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February 18, 2022

February is the month of Severe Weather Awareness Week in Florida. While it is still a cold and snowy month for much of the US, especially the northern states, February in Florida is a powerful transition month, weather-wise. 

Midland Radio's Meteorologist, Bruce Jones, shares what Floridians should expect and takes a look back at previous storms that have hit the "Sunshine State."


Upper-level jet stream winds are moving over the area this time of year, soon to begin migrating northward as warmer Spring days arrive.

Occasional cold fronts dip down into the Gulf of Mexico and can trigger lines of severe thunderstorms.  The problem is exacerbated by Snowbirds, citizens of northern states who spend their winters in the Sunshine State, often in campers, RV’s and mobile homes. Many do not expect tornadoes in what, to them, is the middle of winter.  But it happens.


There are important weather safety lessons to be learned from the nocturnal tornado outbreak of February 22-23, 1998. That is when the state’s deadliest twister, an EF-4, struck near Kissimmee. It was an El Nino year when warmer-than-normal waters in the Pacific Ocean generate air currents and patterns conducive to severe weather in Florida.  The previous October, the National Weather Service (NWS) in Melbourne had warned people of the potential for an active winter severe weather season.

On the evening of Sunday, February 22nd, a line of intense thunderstorms developed along an advancing cold front and moved from the Gulf of Mexico into central Florida. 

A Tornado Watch was issued at 9pm, effective until 3am. NWS-Melbourne, assessing the strength of the approaching system, issued special messages to the media and emergency managers highlighting, “THIS IS A DANGEROUS SITUATION!”

The seven tornadoes of this outbreak, two EF-1, two EF-2 and three EF-3, pummeled the Orlando area from 10:55 Sunday night to 2:30 Monday morning.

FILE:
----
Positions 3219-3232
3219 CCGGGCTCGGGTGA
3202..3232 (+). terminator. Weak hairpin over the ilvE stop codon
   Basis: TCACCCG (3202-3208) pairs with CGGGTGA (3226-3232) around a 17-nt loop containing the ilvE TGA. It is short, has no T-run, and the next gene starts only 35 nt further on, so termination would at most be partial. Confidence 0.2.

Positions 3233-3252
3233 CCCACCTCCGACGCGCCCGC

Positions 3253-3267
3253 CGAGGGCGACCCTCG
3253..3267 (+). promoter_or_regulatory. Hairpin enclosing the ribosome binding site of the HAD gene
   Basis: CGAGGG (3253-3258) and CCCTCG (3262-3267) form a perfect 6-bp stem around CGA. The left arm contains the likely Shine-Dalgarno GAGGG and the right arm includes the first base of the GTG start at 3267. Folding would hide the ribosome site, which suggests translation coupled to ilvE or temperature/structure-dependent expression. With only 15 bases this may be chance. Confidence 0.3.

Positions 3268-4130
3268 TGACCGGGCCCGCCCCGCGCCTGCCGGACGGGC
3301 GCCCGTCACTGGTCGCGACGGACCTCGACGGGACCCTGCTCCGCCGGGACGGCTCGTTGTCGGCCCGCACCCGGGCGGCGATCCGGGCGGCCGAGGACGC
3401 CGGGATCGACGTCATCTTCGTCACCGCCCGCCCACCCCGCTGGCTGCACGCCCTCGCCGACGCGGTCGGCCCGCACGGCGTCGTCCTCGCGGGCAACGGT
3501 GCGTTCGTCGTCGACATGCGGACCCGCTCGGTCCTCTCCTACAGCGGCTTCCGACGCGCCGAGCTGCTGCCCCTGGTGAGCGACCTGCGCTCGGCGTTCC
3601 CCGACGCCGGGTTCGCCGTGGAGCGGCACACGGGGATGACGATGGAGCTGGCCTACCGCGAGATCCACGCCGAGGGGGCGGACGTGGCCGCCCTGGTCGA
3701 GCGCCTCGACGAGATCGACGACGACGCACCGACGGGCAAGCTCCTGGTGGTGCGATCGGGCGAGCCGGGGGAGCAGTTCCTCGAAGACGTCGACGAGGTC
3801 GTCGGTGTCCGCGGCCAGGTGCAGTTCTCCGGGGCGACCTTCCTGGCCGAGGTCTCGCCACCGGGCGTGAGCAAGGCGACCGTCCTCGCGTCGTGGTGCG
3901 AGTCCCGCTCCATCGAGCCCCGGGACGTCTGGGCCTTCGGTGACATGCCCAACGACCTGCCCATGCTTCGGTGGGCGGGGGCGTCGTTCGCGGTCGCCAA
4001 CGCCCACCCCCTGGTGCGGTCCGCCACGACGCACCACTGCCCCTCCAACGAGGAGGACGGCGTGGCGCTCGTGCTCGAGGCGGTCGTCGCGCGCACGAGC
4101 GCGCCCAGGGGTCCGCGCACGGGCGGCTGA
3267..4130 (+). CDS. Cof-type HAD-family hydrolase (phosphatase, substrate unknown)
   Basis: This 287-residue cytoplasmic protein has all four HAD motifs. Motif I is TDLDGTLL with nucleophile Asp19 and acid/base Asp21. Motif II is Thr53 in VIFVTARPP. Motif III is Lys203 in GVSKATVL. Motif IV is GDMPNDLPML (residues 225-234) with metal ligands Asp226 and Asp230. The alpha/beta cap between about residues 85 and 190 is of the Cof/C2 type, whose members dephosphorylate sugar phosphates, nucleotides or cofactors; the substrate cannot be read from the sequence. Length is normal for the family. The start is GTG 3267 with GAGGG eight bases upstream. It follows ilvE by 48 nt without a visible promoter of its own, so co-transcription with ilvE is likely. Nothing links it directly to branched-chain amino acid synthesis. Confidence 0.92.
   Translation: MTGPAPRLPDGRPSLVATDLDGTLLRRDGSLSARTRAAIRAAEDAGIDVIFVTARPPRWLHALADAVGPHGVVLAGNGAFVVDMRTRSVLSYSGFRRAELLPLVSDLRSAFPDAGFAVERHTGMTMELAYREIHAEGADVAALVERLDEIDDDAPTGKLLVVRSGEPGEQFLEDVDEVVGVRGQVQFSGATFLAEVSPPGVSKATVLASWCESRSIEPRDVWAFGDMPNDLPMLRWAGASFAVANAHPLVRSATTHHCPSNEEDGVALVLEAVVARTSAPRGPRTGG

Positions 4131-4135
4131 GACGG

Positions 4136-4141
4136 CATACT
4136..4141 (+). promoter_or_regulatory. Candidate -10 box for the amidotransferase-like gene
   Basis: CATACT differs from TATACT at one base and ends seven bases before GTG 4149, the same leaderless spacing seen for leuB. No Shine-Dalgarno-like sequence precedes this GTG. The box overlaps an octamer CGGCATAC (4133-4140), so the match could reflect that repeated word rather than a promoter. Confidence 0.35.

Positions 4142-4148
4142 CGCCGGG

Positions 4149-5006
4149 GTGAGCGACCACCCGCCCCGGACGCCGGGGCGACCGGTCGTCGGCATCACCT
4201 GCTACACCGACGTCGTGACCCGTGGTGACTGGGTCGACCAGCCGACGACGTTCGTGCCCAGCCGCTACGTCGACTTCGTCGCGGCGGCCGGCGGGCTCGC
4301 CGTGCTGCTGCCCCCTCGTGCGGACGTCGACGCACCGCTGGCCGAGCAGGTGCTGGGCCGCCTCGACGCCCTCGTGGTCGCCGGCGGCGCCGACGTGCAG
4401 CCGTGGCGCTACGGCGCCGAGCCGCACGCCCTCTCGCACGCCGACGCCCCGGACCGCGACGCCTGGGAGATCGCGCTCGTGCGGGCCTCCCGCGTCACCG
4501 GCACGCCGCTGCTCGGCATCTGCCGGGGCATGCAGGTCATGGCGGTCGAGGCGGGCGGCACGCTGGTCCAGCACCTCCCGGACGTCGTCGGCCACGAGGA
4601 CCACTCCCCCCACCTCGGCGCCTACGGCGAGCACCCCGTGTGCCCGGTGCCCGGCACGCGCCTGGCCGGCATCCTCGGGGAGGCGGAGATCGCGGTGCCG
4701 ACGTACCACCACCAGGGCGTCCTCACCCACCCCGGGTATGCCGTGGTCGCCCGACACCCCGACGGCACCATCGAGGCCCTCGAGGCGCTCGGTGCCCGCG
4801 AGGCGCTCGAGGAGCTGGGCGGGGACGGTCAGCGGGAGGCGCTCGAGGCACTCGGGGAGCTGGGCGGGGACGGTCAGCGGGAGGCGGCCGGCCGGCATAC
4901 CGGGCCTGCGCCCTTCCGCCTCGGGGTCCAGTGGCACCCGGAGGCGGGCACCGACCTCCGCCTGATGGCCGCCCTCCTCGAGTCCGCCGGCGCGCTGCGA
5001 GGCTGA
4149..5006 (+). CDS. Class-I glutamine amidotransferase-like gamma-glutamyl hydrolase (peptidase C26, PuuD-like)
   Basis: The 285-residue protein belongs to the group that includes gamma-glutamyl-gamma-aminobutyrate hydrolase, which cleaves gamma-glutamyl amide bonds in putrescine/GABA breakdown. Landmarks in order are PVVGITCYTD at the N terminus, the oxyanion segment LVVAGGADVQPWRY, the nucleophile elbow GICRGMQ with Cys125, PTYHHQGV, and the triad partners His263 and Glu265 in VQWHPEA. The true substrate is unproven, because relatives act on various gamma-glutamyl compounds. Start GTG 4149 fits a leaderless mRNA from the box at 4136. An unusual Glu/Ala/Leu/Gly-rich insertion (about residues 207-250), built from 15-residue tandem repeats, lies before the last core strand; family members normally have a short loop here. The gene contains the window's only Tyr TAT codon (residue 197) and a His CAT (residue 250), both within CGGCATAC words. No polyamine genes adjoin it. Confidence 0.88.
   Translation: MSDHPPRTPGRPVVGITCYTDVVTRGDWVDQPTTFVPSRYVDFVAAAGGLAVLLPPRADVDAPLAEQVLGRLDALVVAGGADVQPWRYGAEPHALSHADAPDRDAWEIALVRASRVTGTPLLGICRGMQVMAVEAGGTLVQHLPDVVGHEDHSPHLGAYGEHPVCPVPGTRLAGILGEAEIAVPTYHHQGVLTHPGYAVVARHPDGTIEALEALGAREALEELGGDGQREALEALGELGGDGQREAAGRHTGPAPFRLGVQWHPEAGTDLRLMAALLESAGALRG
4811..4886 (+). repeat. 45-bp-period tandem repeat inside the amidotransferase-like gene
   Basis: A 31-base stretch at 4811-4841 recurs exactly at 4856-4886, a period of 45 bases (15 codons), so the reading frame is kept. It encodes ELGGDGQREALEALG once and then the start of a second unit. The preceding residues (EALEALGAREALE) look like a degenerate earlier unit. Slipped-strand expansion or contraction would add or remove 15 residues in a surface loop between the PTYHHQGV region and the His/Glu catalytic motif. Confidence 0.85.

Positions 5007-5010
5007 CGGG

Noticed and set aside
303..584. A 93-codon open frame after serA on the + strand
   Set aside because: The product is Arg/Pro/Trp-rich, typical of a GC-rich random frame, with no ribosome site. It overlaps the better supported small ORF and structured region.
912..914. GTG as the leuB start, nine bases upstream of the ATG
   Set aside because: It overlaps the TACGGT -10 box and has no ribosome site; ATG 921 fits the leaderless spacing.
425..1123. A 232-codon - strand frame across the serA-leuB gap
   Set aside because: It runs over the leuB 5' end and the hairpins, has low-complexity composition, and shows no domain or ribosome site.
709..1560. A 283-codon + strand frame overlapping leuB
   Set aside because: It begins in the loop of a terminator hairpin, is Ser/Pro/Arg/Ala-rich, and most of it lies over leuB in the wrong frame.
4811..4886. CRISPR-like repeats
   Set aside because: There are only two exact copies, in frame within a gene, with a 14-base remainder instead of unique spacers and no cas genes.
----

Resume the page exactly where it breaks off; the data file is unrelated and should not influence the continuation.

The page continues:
Worst hit was Kissimmee’s Ponderosa RV Park, about eight miles southeast of the popular theme parks.  Here, an EF-3 touched down at 12:40 a.m. and slammed into the RV’s and mobile homes where numerous Snowbirds were housed.  25 people died as the park was devastated in the dark of night. 

In the aftermath of this disaster, the National Weather Service issued a service assessment.  It found that some people in the RV park received the tornado warnings, but did not know where they were, with respect to the warning.  In other words, they didn’t know what county they were in, what portion of the county they were in, or the location of towns and cities that were mentioned in the warnings.

Other residents received the tornado warning, but when the warning advised them to abandon mobile homes, RV’s, and campers in favor of a solid building, they were unaware of where a permanent building was located in their particular park.


Here are the lessons we learned from this outbreak:
  • Geography is important. Wherever you live, and wherever you travel, be sure you know what county you are in. When driving, take note of the signs that read “Now Entering XYZ County.”  When you check into a hotel, make note of what county you are in.  It is sometimes listed on the inside of your room’s door.  Wherever your permanent home is, do you know what “part” of the county you live in?  Are you in “northeast” XYZ County?
  • Know your surroundings. At work or school, have you thought about where your safe space is? When you check into a campground or RV park, do you scout out a permanent, substantial building, just in case? In a hotel, you’ll want to take shelter on the lowest floor, using the stairwell.  When you exit your hotel room, are you supposed to turn to the left or to the right?
  • Nature doesn’t take a vacation when you do. Stay aware of the daily forecast. It is usually posted at your hotel’s front desk and you can certainly watch local TV weathercasters at the beginning and end of each day.
  • Have multiple, redundant ways to receive warnings. Your cellphone, your car’s AM/FM radio, your room’s TV, and NOAA Weather Radio are all important sources.  Some warnings in this tornado outbreak didn’t make it onto NOAA Weather Radio, which is why you have back-ups, just in case.


For travel, I recommend the Midland ER210, ER10, or ER50 Portable AM/FM/NOAA Weather Radios.

Each features a bright LED flashlight and operates off battery power so you can take it with you when you travel.

With three radio bands, you have multiple ways to get life-saving weather information.

The cost of one of these radios is nothing compared to their potential life-saving impact.

Wherever you go, no matter the season, be prepared and resilient. That is how we build a Weather-Ready Nation.


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